Academic journal article Psychonomic Bulletin & Review

Representational Pseudoneglect in Line Bisection

Academic journal article Psychonomic Bulletin & Review

Representational Pseudoneglect in Line Bisection

Article excerpt

Published online: 13 June 2012

© Psychonomic Society, Inc. 2012

Abstract "Representational pseudoneglect" refers to a bias toward the leftside of space that occurs when visual information is remembered. Recently a number of demonstrations of such representational pseudoneglect have appeared. In the present article, we report an experiment in which we adopted the classic line bisection paradigm to study representational pseudoneglect. Participants bisected horizontal lines that were shown in extrapersonal space. When the lines were visible on the screen, there was no evidence of any leftward bias. However, when lines were bisected from memory, the participants demonstrated a clear bias to the left. This is the first demonstration of a leftward bias in the bisection of remembered visually presented lines.

Keywords Memory * Neglect * Pseudoneglect

When participants attempt to identify the middle point of horizontal lines, small average errors to the leftare typically reported (for a comprehensive meta-analytic review, see Jewell & McCourt, 2000), a phenomenon that has been termed "pseudoneglect" (Bowers & Heilman, 1980). A similar lateral bias has also been observed for visuospatial representations held in long-term memory: McGeorge, Beschin, Colnaghi, Rusconi, and Della Sala (2007) presented materials modeled on Bisiach and Luzzatti's (1978) study of representational bias in neglect patients to nonneurologically impaired participants, and they observed that the volunteers remembered more items from the left-hand side of remembered space. McGeorge et al. used the term "representational pseudoneglect" to describe this specific asymmetry of visuospatial representation in memory. Cocchini, Watling, Della Sala, and Jansari (2007) used a virtual reality task to assess the representation of space behind observers ("back space") and found that back space to the right was perceived as being smaller than back space to the left. Recently, it has become clear that lateral distortions of visuospatial representation also occur in short-term memory for novel materials. Della Sala, Darling, and Logie (2010) showed that participants remembered bindings between the color, location, and identity of objects from the leftof visual displays more readily than those on the right. Dickinson and Intraub (2009) demonstrated that more visual items are recalled from the leftthan from the right of unfamiliar naturalistic visual scenes. Brooks, Della Sala, and Logie (2011) reported a leftward memory bias in bisecting a wooden rod when the stimuli were presented only via touch, with no visual input. Related to these findings of bias in visuospatial representation are reports of leftward biases in representations of mental number lines:When participants are presented with a two numbers spanning an interval and are asked to identify the midpoint (without explicitly calculating it), their responses typically err in a leftward direction (Göbel, Calabria, Farnè,&Rossetti, 2006; Longo &Lourenco, 2007b; Loftus, Nicholls, Mattingley, Chapman, & Bradshaw, 2009; Longo & Lourenco, 2010).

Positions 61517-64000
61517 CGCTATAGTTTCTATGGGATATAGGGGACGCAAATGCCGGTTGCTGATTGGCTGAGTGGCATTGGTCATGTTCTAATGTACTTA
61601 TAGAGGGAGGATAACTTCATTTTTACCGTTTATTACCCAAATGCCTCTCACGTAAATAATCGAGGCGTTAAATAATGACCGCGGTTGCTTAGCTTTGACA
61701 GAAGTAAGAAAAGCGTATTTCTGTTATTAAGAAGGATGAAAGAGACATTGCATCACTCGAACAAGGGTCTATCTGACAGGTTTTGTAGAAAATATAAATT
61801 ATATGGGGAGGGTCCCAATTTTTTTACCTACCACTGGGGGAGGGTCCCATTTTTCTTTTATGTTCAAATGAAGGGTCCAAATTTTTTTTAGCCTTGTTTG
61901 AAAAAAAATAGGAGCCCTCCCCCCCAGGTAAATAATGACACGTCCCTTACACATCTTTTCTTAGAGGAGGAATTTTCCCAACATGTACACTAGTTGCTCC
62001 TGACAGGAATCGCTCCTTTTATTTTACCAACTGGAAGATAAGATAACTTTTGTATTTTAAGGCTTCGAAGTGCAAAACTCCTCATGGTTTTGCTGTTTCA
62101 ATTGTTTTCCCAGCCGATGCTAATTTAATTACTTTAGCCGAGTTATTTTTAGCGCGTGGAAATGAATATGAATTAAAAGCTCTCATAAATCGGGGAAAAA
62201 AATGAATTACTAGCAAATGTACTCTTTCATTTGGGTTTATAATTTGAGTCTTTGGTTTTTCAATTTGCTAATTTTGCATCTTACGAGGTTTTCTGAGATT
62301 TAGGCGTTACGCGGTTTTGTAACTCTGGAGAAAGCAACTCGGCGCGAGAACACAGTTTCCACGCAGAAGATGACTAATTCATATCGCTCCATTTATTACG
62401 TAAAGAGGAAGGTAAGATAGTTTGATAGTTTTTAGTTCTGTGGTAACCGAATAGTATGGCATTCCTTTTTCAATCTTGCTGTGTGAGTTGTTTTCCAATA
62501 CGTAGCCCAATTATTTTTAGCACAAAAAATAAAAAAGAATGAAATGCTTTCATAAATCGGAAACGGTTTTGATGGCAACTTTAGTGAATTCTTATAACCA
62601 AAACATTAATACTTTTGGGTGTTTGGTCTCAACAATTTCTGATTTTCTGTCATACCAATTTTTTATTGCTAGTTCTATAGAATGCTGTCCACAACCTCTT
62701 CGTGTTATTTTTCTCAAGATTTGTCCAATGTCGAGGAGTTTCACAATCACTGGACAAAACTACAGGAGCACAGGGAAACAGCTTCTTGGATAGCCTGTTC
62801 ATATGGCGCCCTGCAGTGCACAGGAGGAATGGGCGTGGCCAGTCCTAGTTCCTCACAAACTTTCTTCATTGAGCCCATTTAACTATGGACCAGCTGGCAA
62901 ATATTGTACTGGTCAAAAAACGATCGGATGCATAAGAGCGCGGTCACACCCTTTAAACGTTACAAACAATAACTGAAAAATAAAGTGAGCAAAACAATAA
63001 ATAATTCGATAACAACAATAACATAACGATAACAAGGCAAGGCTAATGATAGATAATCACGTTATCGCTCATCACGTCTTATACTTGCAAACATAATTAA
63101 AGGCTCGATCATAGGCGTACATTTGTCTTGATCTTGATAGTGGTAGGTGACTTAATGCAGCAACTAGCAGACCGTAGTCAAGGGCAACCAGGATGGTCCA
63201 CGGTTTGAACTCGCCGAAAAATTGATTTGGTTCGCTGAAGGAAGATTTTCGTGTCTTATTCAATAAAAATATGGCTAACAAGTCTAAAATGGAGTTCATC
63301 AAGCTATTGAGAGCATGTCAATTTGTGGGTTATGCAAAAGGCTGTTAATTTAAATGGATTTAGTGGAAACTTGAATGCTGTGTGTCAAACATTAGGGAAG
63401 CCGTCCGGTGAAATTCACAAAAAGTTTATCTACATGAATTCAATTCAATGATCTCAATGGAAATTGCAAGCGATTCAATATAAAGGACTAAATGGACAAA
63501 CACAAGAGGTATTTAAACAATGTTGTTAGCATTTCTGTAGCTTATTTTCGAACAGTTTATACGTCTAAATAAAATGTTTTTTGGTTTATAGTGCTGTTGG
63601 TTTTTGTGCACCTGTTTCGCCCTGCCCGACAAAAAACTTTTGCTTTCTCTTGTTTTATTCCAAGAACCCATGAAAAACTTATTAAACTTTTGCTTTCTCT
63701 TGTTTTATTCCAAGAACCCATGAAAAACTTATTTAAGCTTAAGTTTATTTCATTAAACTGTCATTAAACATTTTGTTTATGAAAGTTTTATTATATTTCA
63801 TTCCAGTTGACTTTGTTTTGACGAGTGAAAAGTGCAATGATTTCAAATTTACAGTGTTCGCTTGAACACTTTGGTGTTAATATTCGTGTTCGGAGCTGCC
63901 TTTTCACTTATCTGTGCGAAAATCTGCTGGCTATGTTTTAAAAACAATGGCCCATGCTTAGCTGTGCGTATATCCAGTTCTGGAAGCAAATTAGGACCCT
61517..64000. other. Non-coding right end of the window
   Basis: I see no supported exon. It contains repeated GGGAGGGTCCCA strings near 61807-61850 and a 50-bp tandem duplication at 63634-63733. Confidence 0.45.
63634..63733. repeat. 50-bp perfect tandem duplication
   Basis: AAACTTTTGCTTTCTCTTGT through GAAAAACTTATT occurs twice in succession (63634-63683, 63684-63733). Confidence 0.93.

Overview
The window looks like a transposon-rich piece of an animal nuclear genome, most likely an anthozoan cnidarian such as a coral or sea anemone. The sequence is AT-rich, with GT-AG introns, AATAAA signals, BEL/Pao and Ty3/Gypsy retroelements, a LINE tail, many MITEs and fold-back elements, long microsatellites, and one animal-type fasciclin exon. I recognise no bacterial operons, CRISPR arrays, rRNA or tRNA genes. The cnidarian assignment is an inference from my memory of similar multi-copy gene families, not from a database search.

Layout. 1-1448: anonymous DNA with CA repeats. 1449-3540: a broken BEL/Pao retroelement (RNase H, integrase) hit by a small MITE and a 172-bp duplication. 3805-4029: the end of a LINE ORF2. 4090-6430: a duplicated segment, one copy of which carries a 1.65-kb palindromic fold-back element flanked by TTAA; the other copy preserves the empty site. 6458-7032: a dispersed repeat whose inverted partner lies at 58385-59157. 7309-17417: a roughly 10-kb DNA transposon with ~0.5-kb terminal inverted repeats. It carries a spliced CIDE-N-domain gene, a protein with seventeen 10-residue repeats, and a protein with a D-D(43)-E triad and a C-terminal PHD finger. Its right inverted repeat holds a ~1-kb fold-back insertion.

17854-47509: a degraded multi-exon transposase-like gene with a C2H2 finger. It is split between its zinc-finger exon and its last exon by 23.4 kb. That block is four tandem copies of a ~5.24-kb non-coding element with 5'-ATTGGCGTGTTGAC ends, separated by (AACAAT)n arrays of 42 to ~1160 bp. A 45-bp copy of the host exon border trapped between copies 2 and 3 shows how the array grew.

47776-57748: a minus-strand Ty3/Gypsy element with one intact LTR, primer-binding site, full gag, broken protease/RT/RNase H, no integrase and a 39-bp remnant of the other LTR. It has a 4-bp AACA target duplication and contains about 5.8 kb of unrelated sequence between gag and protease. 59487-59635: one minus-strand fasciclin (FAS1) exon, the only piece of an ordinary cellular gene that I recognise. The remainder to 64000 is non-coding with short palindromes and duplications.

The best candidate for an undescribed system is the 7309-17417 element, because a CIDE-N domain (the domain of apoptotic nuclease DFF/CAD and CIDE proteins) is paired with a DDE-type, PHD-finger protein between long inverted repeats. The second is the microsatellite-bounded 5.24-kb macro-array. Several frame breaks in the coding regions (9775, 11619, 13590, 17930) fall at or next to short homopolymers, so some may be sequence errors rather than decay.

One clear issue in interpreting any lateral-bias phenomena in short-term memory as representational in nature is to clarify whether they are indeed signs of a distortion within memory, rather than the consequence of a distortion of perception that is then exaggerated by decay in memory. Disentangling these possibilities is difficult, given that many tasks evoke perceptual pseudoneglect, including line bisection in both visual (e.g., Dellatolas, Vanluchene, & Coutin, 1996) and tactile (e.g., Bowers & Heilman, 1980; Brooks et al., 2011) modalities and forced choice comparison tasks (e.g., Nicholls, Bradshaw, & Mattingley, 1999). The present study was therefore designed to investigate biases in the bisection of remembered lines and, further, to probe whether perceptual pseudoneglect and pseudoneglect of representations in visuospatial memory are both manifestations of a simple perceptual attentional bias. …

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